staff, September 4, 2017

I still say no to Texas.

On Aug. 7, the BTN bus tour pulled into College Park, Maryland, to do our fall camp show. During the show we discussed the Maryland-Texas game. I said a lot of bad things about Maryland playing that game. You can watch it all in the video above. I said what I said because when my emotions take over on the desk things aren?t always rational. I?m sure I overstated certain aspects of my opinion - occupational hazard. Whatever it was, it couldn?t be that bad because as Howard Griffith often says, ?Don?t cuss on TV,? or you will mess this gig up, and I?m still here.

As you probably know, Maryland beat No. 23 Texas, which, of course, was perfect for all those that disagreed with me about scheduling the game. After the game, and throughout the following day, many people and I had a spirited conversation on Twitter. Maybe one civil way to sum up the conversation was from the tweet below.

So, let me explain what I?m trying to say about non-conference scheduling. Every school should have a philosophy that fits its program. There should be an internal discussion by the decision makers about what the philosophy should be. This discussion and decision should be to protect the program, the present and future coaches from having a schedule that makes it more difficult to build and or maintain a program. A few examples are Ohio State playing Oklahoma and Michigan playing Florida. It seems obvious that both OSU and Michigan want one non-conference game to be a game against a big-name program. The history and success of their programs support the decision to play these games. I think these are great non-conference games. Another example is Northwestern recent game against Stanford, and this year?s game against Duke. Their decision is to play one non-conference game against a team with a similar academic reputation. Iowa vs. Iowa State seems to be someone?s philosophy that these two instate institutions should get together every year. Michigan State/Notre Dame, Purdue/Notre Dame tradition can be part of the philosophy - I get these games.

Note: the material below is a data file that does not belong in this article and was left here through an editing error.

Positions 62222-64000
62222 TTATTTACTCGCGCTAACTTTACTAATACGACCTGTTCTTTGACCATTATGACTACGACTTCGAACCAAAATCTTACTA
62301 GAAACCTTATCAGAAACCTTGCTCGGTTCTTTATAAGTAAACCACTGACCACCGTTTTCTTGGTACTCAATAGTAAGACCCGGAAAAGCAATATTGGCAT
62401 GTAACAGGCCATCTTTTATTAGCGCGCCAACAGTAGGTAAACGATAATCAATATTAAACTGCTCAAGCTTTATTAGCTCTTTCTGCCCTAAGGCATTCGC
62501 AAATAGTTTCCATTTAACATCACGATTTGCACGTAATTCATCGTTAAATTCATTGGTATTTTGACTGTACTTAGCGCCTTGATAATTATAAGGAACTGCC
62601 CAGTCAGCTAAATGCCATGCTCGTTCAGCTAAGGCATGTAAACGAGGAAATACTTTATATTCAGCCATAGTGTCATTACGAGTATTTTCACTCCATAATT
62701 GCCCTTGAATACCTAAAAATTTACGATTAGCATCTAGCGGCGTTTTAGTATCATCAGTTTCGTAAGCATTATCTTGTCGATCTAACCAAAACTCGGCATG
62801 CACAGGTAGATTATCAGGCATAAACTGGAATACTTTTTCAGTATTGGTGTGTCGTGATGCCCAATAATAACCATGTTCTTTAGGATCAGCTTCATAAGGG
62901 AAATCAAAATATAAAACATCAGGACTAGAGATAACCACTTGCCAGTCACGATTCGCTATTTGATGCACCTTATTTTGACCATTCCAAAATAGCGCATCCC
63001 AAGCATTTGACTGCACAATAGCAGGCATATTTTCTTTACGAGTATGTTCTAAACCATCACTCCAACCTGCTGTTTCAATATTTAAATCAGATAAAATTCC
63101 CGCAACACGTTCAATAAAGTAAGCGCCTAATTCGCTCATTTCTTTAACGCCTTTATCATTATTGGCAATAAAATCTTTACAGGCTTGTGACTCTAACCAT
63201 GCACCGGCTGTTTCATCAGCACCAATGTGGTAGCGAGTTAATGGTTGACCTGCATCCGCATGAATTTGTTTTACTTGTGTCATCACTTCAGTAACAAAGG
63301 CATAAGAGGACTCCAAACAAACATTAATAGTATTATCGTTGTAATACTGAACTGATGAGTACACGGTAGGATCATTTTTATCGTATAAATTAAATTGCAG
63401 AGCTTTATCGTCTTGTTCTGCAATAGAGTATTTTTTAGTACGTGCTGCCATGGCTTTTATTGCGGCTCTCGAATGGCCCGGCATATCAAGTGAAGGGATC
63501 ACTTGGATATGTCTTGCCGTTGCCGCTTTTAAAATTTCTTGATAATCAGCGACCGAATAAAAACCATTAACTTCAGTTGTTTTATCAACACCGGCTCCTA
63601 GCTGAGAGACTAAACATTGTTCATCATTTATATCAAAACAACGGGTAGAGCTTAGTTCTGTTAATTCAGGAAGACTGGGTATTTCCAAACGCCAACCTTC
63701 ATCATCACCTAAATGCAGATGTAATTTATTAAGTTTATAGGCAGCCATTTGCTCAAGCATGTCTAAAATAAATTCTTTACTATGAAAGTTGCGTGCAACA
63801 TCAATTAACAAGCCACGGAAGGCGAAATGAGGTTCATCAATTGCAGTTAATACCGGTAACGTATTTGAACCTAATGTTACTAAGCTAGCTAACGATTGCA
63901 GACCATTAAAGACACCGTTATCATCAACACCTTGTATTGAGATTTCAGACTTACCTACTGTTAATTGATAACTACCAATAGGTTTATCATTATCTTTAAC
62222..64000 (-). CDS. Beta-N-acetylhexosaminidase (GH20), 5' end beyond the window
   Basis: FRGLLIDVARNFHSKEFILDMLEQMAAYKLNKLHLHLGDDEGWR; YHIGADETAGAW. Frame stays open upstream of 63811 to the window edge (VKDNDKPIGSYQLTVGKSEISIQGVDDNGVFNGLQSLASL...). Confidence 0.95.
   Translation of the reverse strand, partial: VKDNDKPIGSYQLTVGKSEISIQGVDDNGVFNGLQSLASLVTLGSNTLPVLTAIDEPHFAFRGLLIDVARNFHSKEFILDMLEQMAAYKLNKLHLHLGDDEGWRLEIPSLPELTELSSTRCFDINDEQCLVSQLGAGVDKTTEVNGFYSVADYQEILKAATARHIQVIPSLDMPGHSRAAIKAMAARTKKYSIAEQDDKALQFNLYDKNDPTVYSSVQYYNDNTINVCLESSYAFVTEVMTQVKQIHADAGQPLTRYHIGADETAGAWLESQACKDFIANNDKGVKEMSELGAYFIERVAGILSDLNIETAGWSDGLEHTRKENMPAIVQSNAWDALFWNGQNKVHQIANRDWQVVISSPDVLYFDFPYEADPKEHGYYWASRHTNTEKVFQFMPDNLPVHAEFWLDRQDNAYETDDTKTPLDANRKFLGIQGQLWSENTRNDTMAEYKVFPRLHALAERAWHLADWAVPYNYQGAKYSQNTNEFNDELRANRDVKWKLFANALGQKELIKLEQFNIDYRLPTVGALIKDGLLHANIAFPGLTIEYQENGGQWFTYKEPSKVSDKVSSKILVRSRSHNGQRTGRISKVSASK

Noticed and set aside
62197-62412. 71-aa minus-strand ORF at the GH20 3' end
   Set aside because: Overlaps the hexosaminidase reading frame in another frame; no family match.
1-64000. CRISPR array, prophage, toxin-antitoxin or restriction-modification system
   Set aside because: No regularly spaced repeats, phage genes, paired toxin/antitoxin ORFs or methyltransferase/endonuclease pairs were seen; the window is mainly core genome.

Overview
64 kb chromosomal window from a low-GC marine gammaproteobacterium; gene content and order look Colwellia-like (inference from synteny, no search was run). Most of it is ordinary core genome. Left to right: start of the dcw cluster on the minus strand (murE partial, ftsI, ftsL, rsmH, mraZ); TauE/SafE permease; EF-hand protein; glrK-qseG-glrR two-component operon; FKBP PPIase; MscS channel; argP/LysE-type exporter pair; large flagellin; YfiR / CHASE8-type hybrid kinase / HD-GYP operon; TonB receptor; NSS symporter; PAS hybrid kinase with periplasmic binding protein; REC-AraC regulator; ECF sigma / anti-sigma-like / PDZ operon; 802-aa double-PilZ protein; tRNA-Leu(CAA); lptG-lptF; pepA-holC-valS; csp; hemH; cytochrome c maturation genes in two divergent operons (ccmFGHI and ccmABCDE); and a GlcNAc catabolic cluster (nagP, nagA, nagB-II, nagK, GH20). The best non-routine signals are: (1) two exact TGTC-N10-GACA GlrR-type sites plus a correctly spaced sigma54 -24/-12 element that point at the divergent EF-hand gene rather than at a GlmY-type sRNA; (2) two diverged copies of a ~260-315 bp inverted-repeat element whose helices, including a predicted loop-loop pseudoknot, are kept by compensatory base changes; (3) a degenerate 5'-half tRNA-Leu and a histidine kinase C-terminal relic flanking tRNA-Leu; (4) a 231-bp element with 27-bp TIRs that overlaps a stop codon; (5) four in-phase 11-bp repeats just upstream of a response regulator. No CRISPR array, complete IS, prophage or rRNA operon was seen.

Maybe I'm a little over-sensitive to this subject, but I?ve had personal experiences that have made me this way. I?ve witnessed where the reason we were playing certain non-conference games was for financial reasons, leverage to schedule a basketball game against the same school and one year playing only 11 instead of 12 games, five at home and six on the road.

But aside from my personal experiences, the best non-conference schedules are the ones that are scheduled under a philosophy of some sort. After we left Maryland on the bus tour, we headed to Rutgers. As we traveled from College Park to Piscataway, the non-conference discussion became somewhat heated in the back of the bus. As usual, it was Howard and Revver vs. me, and, as usual, I thought my best strategy would be to just talk or yell louder than the other two, and, as usual, we just decided to agree to disagree. But I had a plan. I needed to find someone to agree with me. Patrick Hobbs, the athletic director at Rutgers, was my mark. Patrick was one of our guests on the Rutgers bus stop. I couldn?t resist and so I asked him the question, ?What?s your philosophy on your non-conference schedule?? His answer was to ?build confidence in our team.? You can take that any way you want - I know how I take it.

The way I see this is that the non-conference schedule should be built like this. If your program is where you want it to be, play one big non-conference game and the others should be teams that if your program is in order you should always have better players. If your program is not in order, or has historically struggled, take the lead from Hobbs.

So maybe I misread the historic and present state of the Maryland program, but if I didn?t, I still say no to Texas.

— Gerry DiNardo